Apoptotic defects are present in numerous types of solid cancer, including glioblastoma (20). A previous study demonstrated that apoptosis serves a critical role in TMZ-induced cell death (21). The present study performed Hoechst 33342 and TUNEL staining to investigate morphological changes and rates of apoptosis in various treatment groups. There was a higher level of apoptosis in cells treated with BKM120 and TMZ compared with cells treated with TMZ alone. In addition, principal apoptosis proteins, including caspase enzymes and Bax family, were determined. The present study evaluated the level of cleaved caspase-3 expression, which is the most frequently activated protein in the apoptosis process, as well as the expression of Bax in glioma cells treated with TMZ and/or BKM120. Results from western blotting revealed that TMZ and/or BKM120 treatment increased the expression of cleaved caspase-3 and Bax, and this change was more prominent in the combination treatment group.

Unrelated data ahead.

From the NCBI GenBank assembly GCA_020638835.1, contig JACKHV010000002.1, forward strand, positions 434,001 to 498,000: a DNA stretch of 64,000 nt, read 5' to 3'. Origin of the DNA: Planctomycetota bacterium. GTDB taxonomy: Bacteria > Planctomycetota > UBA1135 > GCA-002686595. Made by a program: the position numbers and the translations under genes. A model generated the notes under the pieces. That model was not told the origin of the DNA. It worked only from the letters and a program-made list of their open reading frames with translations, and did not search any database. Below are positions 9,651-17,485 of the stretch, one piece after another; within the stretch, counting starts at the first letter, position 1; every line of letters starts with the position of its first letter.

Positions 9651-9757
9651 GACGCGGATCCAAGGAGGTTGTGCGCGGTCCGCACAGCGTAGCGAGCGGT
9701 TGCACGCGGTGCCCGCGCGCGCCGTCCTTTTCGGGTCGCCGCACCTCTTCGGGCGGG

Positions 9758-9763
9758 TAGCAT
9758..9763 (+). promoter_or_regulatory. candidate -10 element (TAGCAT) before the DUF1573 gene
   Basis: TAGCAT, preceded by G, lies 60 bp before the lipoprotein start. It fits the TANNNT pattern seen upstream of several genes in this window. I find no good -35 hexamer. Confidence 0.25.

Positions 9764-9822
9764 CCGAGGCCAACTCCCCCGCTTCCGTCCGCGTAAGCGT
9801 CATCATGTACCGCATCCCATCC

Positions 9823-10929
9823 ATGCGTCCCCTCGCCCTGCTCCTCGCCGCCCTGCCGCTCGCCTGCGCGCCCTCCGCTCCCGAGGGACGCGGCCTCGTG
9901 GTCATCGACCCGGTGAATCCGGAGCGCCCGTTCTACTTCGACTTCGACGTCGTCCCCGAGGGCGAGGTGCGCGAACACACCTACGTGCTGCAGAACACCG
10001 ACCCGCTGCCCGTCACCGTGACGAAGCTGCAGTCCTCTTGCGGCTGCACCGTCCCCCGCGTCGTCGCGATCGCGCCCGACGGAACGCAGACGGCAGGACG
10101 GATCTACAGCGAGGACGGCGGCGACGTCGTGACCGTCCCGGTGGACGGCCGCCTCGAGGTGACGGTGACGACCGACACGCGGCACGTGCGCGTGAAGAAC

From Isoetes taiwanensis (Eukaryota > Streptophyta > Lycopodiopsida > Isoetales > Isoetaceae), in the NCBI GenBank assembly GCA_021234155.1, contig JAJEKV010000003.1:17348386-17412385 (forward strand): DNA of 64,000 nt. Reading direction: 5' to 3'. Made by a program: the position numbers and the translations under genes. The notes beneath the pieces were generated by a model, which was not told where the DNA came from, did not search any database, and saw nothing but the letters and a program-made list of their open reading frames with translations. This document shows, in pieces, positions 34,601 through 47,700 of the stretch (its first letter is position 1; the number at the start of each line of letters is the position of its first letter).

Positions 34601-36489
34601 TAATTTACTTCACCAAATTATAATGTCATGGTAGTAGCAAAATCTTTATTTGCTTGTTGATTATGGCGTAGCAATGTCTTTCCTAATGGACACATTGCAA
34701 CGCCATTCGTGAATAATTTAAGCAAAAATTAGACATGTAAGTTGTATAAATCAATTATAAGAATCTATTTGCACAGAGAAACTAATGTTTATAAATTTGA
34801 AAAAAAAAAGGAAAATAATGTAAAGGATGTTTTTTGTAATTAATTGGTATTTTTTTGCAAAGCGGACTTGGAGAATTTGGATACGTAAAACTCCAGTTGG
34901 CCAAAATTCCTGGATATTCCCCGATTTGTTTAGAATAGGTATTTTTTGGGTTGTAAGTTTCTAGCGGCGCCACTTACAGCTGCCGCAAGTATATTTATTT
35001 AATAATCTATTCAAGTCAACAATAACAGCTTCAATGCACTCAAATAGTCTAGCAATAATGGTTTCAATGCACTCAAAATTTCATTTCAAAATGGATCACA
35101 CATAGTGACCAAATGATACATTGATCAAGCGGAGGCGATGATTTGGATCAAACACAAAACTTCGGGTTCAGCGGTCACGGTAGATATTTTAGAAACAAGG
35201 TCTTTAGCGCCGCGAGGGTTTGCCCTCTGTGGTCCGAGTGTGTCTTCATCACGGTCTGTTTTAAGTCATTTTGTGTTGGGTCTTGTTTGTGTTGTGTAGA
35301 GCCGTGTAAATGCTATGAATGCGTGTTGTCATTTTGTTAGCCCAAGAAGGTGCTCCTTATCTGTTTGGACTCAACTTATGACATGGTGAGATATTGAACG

The present study investigated MGMT and NF-κB p65 expression in different treatment groups, with the aim of investigating the association between the PI3K/Akt/NF-κB signaling pathway and MGMT transcription. Marked increases in MGMT transcription were identified in the TMZ monotherapy group, which was in agreement with a previous study (18). Secondly, no significant change was revealed in the BKM120 monotherapy group compared with the vehicle control group. Notably, MGMT transcription levels were suppressed in cells treated with combination treatment compared with cells treated with TMZ monotherapy. This finding suggested that the BKM120-induced inhibition of MGMT transcription may only be stimulated when activation of MGMT transcription is excessive and aberrant, for example when induced by TMZ. The expression of NF-κB p65 was increased following treatment with TMZ monotherapy. When treated with BKM120 alone, there were no significant changes in the level of NF-κB p65 expression. However, the combination treatment induced a significant decrease in NF-κB p65 expression compared with TMZ treatment alone. This finding was similar to the changes observed in the level of MGMT transcription, which suggests that the PI3K/AKT/NF-κB/MGMT signaling pathway may be involved in the synergistic effect of combination treatment.